You’ll likely bury a few ghouls there yourself if you visit the Wasteland version of this historic site.


From Granary, we did kind of a zigzag to pass by the Old Corner Book Store. The fame of this historical shop stems from the thirty years when it was owned by a publishing company called Ticknor and Fields. During this era, the Book Store became a high-culture hangout for a whole slew of very famous authors: household names like Dickens, Emmerson, and Hawthorne. The building is now a registered Boston landmark, but if you go there in real life, it might not be as interesting as you would expect…

…Because it’s currently a Chipotle. This is a bit awkward.


Faneuil Hall Marketplace is a bustling cobblestone promenade and cultural hub of downtown Boston. Its namesake, Faneuil Hall, is a historic meeting place and host of various political speeches from the inception of the American Revolution to today. It was the site of various colonial protests, most notably in response to the Sugar Act and Stamp Act. This history has adorned it with the nickname “the Cradle of Liberty.”

The hall was originally donated to the City of Boston by a very wealthy merchant named Peter Faneuil, but the building has burned twice since it first opened. As it stands, the “Golden Grasshopper” weather vane is the only piece of the original building that remains to this day. Local legend has it that “what sits atop Faneuil Hall” was a test used to weed out British infiltrators during the War of 1812.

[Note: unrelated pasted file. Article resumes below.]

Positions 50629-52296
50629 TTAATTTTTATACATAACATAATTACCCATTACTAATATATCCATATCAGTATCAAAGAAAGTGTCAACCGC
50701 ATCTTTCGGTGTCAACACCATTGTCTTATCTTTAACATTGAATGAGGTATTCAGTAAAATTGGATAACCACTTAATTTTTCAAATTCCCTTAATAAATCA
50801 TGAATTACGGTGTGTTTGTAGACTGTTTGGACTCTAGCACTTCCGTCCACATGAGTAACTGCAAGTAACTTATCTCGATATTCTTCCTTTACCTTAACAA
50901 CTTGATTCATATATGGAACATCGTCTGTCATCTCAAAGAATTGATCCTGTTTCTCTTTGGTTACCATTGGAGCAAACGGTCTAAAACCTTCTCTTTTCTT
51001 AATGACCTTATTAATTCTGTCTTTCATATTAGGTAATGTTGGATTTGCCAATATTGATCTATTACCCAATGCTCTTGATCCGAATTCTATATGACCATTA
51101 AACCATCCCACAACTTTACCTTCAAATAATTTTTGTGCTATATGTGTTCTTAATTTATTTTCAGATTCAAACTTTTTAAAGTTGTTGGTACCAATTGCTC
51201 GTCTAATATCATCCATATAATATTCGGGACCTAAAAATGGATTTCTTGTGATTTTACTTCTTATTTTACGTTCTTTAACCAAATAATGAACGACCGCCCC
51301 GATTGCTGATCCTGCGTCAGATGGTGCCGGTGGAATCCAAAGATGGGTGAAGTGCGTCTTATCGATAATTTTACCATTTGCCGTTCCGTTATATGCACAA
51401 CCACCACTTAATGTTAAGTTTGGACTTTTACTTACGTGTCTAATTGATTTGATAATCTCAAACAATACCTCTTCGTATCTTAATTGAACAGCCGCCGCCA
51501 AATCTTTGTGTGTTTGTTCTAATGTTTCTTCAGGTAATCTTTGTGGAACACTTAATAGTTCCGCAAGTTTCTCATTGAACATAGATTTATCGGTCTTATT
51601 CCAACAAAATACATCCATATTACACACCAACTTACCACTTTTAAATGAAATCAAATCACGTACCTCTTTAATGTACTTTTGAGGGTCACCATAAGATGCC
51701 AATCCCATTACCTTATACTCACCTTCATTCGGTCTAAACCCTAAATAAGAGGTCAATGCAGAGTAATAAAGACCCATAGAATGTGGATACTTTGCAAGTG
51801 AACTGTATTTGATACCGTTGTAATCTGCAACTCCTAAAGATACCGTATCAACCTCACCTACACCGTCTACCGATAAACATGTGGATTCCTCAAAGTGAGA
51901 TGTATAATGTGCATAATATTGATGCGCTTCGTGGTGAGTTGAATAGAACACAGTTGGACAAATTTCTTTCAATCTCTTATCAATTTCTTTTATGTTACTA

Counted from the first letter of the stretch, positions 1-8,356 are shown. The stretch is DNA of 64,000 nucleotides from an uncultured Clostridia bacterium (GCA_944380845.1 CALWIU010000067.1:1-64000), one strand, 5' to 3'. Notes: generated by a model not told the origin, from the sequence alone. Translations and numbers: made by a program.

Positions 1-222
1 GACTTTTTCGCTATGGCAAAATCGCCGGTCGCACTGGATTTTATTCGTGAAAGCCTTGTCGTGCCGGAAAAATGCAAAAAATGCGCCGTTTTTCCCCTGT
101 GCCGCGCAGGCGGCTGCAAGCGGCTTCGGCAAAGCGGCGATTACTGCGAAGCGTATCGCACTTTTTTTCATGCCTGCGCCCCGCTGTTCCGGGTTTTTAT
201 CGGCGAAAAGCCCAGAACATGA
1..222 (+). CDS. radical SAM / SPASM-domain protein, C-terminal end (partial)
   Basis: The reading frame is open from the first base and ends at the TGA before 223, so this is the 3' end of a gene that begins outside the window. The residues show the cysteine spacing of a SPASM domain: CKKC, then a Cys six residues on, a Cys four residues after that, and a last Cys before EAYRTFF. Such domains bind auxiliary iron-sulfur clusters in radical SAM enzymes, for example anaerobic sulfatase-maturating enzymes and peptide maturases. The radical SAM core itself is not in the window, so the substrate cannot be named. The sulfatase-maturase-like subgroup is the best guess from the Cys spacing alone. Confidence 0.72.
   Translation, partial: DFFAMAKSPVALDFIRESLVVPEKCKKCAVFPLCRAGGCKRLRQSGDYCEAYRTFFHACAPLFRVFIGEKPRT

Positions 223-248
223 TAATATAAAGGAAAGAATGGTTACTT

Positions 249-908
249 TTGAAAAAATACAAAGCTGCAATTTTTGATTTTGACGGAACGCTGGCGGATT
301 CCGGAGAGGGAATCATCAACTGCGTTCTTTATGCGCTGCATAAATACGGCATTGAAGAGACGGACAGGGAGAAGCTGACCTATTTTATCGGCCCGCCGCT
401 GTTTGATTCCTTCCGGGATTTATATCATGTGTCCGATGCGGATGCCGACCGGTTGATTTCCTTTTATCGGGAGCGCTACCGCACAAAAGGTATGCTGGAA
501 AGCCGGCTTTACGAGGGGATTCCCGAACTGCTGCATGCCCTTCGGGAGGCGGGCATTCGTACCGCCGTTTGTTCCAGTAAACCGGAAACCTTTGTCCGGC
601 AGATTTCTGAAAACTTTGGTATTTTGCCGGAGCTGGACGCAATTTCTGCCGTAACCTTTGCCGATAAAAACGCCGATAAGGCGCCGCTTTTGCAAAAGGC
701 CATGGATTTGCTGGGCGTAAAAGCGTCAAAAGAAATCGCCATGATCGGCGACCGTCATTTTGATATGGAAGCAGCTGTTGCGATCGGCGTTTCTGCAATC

I very much doubt that the Super Mutants patrolling the Wasteland version of the building could answer that question.


If you cross the street east from Fanueil Hall, you end up at a charming little place called the Christopher Columbus Waterfront Park. This place isn’t marked in the game, but the moment I stumbled into it, I knew I’d been there before. It’s of little historical consequence, but it’s a nice place to stop and enjoy the view of Boston Harbor if you’re exploring the waterfront.

There’s also a surprising number of Radstags hanging around, so bring your rifle (but don’t actually in real life).


Before we crossed the bridge into Charlestown, we stopped at the Old North Church and the neighboring Paul Revere statue. This iconic pair was one of the first noticeable Boston landmarks to appear in the announcement trailer just shy of E3 and has since provided some of the most recognizable imagery of the game. In real life, the statue is significantly farther forward of the church, so we shot them separately.